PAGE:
Python’s a cool language
This is old. Go to python.org and get 2.7.5 if you want straight python. Also if you do that check out getting pyscripter which is a simple IDE which makes it easier to play with.
Or get web2py from web2py.com. If you download the “for normal users, for windows” version it includes a python interpreter, a web based editor and is a framework for the web where you can have your “hello world” stuff live on the web at pythonanywhere or appengine or similar in minutes.
good way to learn prgramming methods
doesnt seem to help when trying to learn programming codes (gets confusing)
The language: Although I like Perl, there is one thing about the language that really annoys me. It’s the Perl-centric idea that “There’s More Than One Way To Do it”. The problem I’ve had time and time again is that there are SO MANY ways to do something that coming in behind someone else and working with their code is often a nightmare, especially if the codebase is more than a few hundred lines long. If the person that wrote the code approaches programming in a radically different fashion than you, you might as well make a pot of coffee because it’s gonna take you 6 hours just to figure out what’s going on!
I think Python was partly designed with this in mind. While still retaining most of the powerful functionality of Perl (because let’s face it – some of the stuff you can do with 10 lines of Perl would send a C programmer to the looney bin!), the langauge enforces standardized syntax and indention elements to ensure consistent looking code across the entire project. For people like myself, who spend a lot of time messing with code originated by someone who left the shop a year ago, this is a HUGE time-saver. I also like the ‘docstring’ feature, which functions much like Java’s ‘JavaDoc’.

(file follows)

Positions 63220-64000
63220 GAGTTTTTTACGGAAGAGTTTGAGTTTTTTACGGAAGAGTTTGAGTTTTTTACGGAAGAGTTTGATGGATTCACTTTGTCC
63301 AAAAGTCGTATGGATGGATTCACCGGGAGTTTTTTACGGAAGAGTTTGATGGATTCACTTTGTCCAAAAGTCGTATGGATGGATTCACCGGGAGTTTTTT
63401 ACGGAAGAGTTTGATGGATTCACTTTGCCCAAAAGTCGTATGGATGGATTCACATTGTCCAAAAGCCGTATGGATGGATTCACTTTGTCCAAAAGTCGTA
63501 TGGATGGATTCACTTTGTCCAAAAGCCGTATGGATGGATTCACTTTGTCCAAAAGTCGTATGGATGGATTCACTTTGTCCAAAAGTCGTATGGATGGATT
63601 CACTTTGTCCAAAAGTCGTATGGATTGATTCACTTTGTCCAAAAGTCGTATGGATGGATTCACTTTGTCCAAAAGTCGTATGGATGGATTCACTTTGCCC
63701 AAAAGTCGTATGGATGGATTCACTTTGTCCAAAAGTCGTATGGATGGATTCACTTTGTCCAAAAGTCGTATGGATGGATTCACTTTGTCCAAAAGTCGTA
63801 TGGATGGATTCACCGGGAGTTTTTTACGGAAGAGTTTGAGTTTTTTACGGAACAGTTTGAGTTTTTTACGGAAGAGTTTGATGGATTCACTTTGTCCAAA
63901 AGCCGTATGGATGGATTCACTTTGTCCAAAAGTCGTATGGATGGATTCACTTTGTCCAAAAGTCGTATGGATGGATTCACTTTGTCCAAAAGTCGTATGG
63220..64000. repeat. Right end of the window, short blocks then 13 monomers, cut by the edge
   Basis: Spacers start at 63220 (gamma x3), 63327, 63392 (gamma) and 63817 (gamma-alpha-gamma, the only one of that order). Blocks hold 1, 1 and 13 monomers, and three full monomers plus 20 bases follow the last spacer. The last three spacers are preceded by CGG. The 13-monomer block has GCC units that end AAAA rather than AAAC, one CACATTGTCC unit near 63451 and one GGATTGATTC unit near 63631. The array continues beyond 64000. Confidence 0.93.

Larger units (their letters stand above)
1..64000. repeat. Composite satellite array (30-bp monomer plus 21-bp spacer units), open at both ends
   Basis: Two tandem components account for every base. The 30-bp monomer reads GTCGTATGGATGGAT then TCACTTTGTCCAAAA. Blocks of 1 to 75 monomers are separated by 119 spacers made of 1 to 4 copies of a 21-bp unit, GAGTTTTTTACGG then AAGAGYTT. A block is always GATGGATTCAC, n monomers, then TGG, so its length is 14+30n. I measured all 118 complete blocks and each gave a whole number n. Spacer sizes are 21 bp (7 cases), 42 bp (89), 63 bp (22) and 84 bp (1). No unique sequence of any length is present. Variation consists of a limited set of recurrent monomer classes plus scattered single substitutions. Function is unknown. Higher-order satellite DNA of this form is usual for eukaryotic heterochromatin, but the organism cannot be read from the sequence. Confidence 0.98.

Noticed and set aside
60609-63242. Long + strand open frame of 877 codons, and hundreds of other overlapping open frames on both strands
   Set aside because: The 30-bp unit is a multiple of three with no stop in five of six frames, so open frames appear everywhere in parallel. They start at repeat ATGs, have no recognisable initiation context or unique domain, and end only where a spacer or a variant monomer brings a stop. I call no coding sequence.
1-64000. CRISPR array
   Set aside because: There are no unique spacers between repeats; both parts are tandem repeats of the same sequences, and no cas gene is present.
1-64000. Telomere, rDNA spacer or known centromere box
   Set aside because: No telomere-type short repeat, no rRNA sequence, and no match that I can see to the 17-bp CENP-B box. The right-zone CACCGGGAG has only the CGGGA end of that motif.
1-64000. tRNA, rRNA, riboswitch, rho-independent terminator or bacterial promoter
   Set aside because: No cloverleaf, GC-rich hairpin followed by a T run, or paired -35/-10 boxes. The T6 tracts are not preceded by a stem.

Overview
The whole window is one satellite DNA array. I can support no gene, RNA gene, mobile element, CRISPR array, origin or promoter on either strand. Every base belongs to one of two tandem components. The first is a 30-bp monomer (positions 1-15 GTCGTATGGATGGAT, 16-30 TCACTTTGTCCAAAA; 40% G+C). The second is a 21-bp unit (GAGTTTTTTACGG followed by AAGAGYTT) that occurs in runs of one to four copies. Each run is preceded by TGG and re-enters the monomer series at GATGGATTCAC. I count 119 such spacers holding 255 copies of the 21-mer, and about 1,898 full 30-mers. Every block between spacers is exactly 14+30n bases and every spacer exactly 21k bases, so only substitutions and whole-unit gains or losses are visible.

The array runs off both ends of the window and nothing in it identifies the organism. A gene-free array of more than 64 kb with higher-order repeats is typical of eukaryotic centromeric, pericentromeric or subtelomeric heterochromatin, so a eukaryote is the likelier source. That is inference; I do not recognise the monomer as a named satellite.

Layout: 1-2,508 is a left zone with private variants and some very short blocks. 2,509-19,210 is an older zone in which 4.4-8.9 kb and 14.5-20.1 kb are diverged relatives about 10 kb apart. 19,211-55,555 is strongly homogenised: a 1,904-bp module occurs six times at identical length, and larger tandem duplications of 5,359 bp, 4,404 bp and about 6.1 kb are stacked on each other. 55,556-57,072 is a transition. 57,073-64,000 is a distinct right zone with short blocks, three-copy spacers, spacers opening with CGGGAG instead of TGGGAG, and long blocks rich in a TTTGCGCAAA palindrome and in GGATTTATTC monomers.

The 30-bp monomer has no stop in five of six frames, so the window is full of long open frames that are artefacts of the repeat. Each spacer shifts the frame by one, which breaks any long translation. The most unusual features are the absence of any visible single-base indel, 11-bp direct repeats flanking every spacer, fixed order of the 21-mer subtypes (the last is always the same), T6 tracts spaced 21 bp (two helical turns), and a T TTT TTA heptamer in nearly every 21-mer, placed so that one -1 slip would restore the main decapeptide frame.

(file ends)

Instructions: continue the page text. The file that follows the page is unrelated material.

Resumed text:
This Python IDE: The Python 2.2.3 IDE for Windows is great. During installation, all of the registry entries and paths needed to make the thing work are put in place flawlessly. You can also customize the heck out of the editor by tinkering with the ‘config.txt’ file and re-launching. Execution is fast, debugging and tracing are good enough for intermediate level and above programmers to figure out the deal. Lots of features, but you need to take the time to find them.
I’ve read a couple reviews on here about people not being able to get this thing to work. Python finds its origins in UNIX and Linux, and this IDE reflects those origins.
I think the average UNIX/Linux user will install Python 2.2.3 for Windows on their PC, and be programming five minutes later.
Windows users are gonna have a couple issues. As is tyical in most UNIX apps, simply launching this program reveals very little about how to actually do anything with it. Even the GUI interface looks like a simple command prompt.
The tutorial that comes with this package is very good – start typing!